Westbrook Wins NBA MVSP Award – Most Valuable Statistical Player

Published on: 27th June, 2017


Westbrook MVP, Durant Champion
Westbrook got his MVP, Durant got his chip  | read this item

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Congratulations are in order to NBA star, Russell Westbrook, the wondrous, 6’3″ point guard and Mr. Everything for the Oklahoma City Thunder. Last night, at one of those annoying black-tie, post-season, self-congratulatory, interminable, celebrity-filled awards ceremonies to rival the Oscars and televised by the TNT Network,  Westbrook won the MVP, as in most valuable player, of the National Basketball Association.

But really, was he?

Sure, Westbrook set new standards, statistically. He averaged a triple-double for the season, 31.6 ppg, 10.7 rpg and 10.4 dimes. No one else in league history accomplished that feat, averaging double figures in three categories, except the great Oscar Robertson, who did it 56 years ago. Westbrook also set a record for the most triple-doubles in a season, with 42, breaking Robertson’s total of 41, set during that mythical 1961-62 season. He played only 34.6 minutes per game so there’s reason to believe he would have added on to his records by significant margins had he been on the court longer. 

Westbrook, truly a freak of an athlete and a generational basketball talent, is a superstar in a league that all too often overuses phrases like superstar. Here’s the rub, though: He had to do literally everything for the Oklahoma City Thunder this season, or so he and his coach, Billy Donovan, thought. The dynamic point guard singlehandedly accounted for more than a quarter of the Thunder’s shot attempts (27.4 percent), and it’s well-documented among league-insiders that he pads his rebounding stats. Westbrook obviously is a tremendous talent, but his numbers are inflated somewhat by his incredibly large workload.

So, is he really the MVP of the league?

Westbrook got his MVP, Durant got his chip

Here’s one thought…An MVP should not play for a bottom-feeder of a team. The majority of his games should not be of an exhibition-game-in-the-playground variety with little pressure to perform, hit a game-winning shot, or get a stop in the last minute. There should be more than just sheer entertainment at stake, every night, for an MVP winner.

Yes, I know how crucial it was for Oklahoma City to win last season, just to qualify for a post-season tournament in which 16 of the league’s 30 teams get to participate. But, the Thunder finished in sixth place in the Western Conference, 20 games behind the Golden State Champions, I mean, Warriors.

Westbrook’s Thunder finished four games behind the fifth place Utah Jazz and four games ahead of the mediocre Memphis Grizzlies at season’s end. There were no important games for Russell Westbrook over the last several weeks of the season.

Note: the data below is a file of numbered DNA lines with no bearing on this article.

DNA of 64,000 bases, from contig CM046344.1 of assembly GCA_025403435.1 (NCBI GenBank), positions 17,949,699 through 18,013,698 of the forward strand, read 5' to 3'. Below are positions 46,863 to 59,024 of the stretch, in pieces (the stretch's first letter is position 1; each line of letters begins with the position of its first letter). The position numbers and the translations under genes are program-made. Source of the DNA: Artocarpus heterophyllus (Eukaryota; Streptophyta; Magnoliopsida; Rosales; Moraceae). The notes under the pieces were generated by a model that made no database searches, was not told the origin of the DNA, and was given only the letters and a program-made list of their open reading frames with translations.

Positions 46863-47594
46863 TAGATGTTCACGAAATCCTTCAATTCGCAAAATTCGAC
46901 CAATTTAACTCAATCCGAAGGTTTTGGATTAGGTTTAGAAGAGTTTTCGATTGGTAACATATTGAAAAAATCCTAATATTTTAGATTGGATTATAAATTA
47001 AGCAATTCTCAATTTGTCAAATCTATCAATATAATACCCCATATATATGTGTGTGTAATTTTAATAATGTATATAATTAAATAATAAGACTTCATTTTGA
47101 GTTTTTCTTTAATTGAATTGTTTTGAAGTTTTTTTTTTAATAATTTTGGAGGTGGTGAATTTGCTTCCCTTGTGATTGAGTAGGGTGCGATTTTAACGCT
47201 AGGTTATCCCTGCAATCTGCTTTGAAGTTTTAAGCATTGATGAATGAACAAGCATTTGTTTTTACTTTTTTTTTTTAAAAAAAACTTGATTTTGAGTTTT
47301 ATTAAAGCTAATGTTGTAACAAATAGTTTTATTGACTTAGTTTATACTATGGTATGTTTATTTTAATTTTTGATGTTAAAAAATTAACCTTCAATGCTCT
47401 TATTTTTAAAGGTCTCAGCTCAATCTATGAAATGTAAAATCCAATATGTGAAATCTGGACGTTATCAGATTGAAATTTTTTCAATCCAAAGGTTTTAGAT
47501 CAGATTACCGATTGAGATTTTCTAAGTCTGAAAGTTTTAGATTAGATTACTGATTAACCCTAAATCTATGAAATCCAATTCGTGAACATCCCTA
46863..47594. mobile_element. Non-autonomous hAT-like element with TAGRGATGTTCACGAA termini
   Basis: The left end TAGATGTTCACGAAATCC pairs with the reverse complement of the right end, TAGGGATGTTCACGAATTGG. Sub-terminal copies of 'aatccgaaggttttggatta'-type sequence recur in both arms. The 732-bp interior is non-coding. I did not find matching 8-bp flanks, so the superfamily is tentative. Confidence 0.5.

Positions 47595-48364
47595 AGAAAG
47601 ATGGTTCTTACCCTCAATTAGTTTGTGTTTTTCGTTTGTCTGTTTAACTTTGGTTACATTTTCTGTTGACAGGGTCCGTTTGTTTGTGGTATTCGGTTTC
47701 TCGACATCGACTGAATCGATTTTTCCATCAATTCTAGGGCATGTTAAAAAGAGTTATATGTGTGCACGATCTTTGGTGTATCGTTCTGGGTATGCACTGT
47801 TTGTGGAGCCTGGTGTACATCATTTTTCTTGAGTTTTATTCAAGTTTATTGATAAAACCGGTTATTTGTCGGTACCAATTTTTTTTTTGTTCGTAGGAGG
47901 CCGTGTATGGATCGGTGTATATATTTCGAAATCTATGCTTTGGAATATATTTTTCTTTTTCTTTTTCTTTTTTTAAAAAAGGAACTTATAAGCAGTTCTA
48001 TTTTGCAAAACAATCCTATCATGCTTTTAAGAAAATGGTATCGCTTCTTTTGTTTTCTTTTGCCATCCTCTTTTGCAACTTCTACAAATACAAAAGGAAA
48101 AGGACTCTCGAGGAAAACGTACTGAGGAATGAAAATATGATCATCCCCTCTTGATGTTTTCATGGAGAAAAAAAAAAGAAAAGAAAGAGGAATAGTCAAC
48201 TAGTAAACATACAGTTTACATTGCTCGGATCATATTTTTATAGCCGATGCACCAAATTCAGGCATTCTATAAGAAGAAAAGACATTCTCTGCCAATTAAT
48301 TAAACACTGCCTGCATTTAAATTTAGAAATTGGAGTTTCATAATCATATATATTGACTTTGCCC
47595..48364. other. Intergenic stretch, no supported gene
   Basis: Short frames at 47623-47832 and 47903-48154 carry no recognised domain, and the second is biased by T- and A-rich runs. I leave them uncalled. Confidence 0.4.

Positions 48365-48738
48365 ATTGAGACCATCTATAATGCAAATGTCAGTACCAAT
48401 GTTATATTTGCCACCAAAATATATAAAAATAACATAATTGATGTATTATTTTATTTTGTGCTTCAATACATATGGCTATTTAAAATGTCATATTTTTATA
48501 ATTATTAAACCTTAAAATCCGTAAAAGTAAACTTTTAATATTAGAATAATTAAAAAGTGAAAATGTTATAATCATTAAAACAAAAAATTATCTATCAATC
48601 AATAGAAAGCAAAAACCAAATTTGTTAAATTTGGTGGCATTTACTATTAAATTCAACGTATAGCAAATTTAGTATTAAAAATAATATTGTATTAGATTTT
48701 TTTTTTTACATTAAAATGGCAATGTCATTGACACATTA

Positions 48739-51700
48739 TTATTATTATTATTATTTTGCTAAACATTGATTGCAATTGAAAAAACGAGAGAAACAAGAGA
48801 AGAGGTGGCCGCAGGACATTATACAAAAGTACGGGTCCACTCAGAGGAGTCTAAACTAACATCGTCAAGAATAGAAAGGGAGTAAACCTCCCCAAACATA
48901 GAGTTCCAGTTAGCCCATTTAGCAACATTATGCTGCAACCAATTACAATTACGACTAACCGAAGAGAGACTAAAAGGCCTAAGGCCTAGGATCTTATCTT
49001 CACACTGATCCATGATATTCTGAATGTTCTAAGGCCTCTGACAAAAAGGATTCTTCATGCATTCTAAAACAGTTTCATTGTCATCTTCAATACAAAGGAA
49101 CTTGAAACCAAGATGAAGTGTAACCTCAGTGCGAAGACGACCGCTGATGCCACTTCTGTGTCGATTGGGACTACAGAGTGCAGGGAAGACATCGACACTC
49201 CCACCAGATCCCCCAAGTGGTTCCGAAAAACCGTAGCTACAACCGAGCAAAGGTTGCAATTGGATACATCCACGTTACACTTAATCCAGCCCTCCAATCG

His only goal was to keep building those stats and stay healthy while his team was nestled between the Jazz and the Grizz. At number six in the standings, there wasn’t even a realistic goal to gain a home court advantage for the playoffs. 

So, here’s another thought…maybe one day, Westbrook will play with other superstars (there’s that word, again) where he will have to sublimate his own skill-set and lofty statistics for the good of the team. Maybe then, he can truly receive credit for being a great team player by leading his team to an NBA championship. Oh wait, didn’t he already have that opportunity when he had James Harden and Kevin Durant, along with other terrific role players on OKC for several years? It’s strange when one franchise has three of the best players in the world yet, loses two of them. Makes one wonder. 

As one person wrote on Twitter, “I realize that it’s not cool to like Durant because he wanted to win with Golden State, but I have a hard time giving an MVP award to a guy like Westbrook who is only the best player on his team because he chased off two better players.”

That seems to be the consensus around the NBA and its fans about Russell Westbrook. Fair or not, true or not, the Big 3 in Oklahoma City had tremendous opportunities to turn their talents towards winning the only prize that really matters in professional or high-level amateur sports, and that’s a championship trophy. 

No matter what the spin has been around the departures of Harden and Durant, and it has been spun in several ways, it seems like half the reason Durant moved to Golden State was because Westbrook was such a difficult teammate to play with. Several of OKC’s players, including a few who have real potential (remember when everyone was in love with the center, Steven Adams?) are stagnating because the entire offense runs through one person.

So, does that make Westbrook the most valuable player or, the most valuable individual player, statistically-speaking? The MVSP – The Most Valuable Statistical Player?

The knock on Westbrook boils down to the fact that he’s just not a team player in a team sport, and no matter how much drive someone has, if he thinks he’s the only person on the floor, he’ll be a net negative to his team’s chances of winning. A championship. Not just achieving a winning record.  That’s an attitude for losers. And, non MVP winners.

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